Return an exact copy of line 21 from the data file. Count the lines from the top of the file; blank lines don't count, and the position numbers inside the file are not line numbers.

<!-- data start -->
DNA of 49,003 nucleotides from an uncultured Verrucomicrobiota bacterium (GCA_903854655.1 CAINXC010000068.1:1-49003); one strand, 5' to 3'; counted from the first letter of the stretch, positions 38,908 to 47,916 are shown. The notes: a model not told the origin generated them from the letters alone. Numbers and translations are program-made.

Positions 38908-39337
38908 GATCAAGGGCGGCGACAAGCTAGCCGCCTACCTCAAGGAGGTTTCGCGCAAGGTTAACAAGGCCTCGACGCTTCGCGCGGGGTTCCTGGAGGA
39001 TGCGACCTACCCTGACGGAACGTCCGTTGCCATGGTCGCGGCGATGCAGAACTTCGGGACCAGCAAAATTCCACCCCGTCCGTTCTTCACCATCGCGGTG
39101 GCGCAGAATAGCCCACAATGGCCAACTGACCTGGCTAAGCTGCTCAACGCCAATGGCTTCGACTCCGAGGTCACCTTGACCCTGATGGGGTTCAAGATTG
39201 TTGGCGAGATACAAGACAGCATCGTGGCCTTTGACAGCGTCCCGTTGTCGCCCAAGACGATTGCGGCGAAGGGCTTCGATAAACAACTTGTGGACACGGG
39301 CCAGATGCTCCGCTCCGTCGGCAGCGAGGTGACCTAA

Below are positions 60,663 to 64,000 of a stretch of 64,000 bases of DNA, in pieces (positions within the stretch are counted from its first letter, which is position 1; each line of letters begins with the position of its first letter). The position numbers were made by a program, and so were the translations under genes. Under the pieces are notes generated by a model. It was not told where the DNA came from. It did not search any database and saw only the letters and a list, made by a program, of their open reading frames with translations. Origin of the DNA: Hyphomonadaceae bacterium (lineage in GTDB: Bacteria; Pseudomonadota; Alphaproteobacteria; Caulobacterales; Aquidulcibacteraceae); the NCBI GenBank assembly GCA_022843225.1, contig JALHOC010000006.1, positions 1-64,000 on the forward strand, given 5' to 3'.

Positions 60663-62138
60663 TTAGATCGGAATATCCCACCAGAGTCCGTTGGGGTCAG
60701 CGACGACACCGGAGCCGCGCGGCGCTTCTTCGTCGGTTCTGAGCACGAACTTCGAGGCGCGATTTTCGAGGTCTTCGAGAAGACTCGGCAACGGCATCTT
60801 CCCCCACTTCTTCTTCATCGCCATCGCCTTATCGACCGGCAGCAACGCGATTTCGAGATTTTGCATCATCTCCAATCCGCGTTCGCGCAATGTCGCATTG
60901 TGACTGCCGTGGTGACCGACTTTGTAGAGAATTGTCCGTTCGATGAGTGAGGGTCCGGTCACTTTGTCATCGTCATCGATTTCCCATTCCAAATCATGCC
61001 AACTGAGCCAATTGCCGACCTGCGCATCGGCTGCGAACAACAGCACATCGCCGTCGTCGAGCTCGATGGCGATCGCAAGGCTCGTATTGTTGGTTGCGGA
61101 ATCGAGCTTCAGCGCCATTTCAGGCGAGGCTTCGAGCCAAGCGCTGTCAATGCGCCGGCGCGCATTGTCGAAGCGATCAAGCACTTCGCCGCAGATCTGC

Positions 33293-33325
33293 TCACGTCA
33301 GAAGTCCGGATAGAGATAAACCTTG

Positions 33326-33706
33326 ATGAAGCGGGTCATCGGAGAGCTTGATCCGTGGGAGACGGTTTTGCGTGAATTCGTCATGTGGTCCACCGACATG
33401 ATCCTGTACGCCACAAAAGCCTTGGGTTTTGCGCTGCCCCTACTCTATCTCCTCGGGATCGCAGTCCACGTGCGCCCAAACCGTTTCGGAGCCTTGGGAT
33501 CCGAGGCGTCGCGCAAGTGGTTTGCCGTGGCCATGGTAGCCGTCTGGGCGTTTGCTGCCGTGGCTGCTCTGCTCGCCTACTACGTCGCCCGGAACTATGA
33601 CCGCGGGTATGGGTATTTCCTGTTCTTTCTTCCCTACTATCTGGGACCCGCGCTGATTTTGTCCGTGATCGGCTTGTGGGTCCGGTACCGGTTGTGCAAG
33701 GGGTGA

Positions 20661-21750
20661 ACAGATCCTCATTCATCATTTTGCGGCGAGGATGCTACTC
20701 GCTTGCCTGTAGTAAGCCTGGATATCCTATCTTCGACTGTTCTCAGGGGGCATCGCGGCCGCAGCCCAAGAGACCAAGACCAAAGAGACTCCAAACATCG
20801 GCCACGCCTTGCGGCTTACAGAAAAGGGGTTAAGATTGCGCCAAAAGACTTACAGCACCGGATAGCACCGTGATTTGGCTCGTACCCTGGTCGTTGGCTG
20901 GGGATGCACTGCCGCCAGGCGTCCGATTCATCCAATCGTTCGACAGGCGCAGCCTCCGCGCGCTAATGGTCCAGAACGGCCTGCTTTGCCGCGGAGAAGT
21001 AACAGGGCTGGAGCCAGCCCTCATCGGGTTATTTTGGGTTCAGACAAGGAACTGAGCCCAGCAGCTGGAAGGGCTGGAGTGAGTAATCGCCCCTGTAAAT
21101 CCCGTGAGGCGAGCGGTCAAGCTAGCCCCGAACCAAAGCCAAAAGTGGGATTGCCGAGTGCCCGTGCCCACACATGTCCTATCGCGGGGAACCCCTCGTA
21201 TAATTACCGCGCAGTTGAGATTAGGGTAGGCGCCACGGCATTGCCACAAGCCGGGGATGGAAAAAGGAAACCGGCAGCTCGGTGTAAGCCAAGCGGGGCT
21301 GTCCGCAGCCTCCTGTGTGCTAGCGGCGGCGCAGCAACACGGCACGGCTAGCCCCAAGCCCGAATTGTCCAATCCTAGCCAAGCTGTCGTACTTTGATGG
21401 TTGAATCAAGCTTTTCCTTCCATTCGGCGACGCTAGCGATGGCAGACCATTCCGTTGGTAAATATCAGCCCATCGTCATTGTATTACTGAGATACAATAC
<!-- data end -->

33401 ATCCTGTACGCCACAAAAGCCTTGGGTTTTGCGCTGCCCCTACTCTATCTCCTCGGGATCGCAGTCCACGTGCGCCCAAACCGTTTCGGAGCCTTGGGAT